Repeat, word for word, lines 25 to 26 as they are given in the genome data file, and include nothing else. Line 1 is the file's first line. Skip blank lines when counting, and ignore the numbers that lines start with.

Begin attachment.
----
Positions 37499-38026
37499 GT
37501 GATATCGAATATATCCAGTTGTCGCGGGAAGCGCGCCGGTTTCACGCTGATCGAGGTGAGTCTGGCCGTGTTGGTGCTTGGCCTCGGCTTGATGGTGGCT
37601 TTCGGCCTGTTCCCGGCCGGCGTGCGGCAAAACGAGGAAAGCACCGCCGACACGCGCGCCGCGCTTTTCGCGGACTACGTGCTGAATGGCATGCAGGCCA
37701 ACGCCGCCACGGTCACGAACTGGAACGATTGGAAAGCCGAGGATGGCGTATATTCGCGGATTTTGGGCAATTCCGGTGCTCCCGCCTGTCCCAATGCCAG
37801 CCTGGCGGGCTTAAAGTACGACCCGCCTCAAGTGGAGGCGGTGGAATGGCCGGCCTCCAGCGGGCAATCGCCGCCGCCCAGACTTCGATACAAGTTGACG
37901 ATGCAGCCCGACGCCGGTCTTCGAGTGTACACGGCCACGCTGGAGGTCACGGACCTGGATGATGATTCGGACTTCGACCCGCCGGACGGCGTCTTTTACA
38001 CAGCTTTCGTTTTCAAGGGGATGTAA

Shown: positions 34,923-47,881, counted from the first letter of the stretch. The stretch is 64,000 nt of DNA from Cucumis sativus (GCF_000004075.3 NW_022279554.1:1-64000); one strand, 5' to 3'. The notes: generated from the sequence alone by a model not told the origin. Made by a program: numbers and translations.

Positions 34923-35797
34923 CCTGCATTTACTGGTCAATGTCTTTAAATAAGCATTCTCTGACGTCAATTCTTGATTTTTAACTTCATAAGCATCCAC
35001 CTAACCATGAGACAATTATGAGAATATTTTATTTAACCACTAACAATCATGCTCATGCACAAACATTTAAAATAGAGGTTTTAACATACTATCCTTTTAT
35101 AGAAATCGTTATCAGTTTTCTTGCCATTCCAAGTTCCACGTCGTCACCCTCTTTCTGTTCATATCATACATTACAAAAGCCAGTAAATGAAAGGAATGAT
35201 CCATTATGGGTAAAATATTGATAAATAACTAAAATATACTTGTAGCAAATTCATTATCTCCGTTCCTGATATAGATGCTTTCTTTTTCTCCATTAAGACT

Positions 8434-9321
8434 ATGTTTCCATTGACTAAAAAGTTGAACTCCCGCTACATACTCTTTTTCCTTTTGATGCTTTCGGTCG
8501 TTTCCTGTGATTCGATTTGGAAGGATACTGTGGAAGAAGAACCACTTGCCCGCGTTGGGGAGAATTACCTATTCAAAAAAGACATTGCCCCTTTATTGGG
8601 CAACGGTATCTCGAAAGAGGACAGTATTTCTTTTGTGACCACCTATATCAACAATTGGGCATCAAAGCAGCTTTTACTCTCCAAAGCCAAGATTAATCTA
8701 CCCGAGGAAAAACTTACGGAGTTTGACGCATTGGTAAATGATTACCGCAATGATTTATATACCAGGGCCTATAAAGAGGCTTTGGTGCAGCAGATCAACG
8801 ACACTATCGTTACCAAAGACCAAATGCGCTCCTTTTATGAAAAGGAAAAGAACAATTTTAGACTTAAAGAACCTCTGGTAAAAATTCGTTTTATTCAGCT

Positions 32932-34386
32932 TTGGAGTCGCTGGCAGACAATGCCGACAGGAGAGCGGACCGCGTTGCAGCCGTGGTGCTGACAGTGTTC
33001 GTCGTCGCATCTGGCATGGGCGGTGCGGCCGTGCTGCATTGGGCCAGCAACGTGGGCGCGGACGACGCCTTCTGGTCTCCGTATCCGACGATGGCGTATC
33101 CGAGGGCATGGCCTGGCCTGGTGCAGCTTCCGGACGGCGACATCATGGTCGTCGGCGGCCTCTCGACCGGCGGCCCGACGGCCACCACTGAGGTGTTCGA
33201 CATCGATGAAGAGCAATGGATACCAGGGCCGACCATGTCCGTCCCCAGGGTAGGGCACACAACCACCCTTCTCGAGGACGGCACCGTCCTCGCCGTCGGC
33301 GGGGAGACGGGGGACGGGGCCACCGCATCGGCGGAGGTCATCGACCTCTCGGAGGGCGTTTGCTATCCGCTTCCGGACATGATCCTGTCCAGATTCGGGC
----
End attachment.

33201 CATCGATGAAGAGCAATGGATACCAGGGCCGACCATGTCCGTCCCCAGGGTAGGGCACACAACCACCCTTCTCGAGGACGGCACCGTCCTCGCCGTCGGC
33301 GGGGAGACGGGGGACGGGGCCACCGCATCGGCGGAGGTCATCGACCTCTCGGAGGGCGTTTGCTATCCGCTTCCGGACATGATCCTGTCCAGATTCGGGC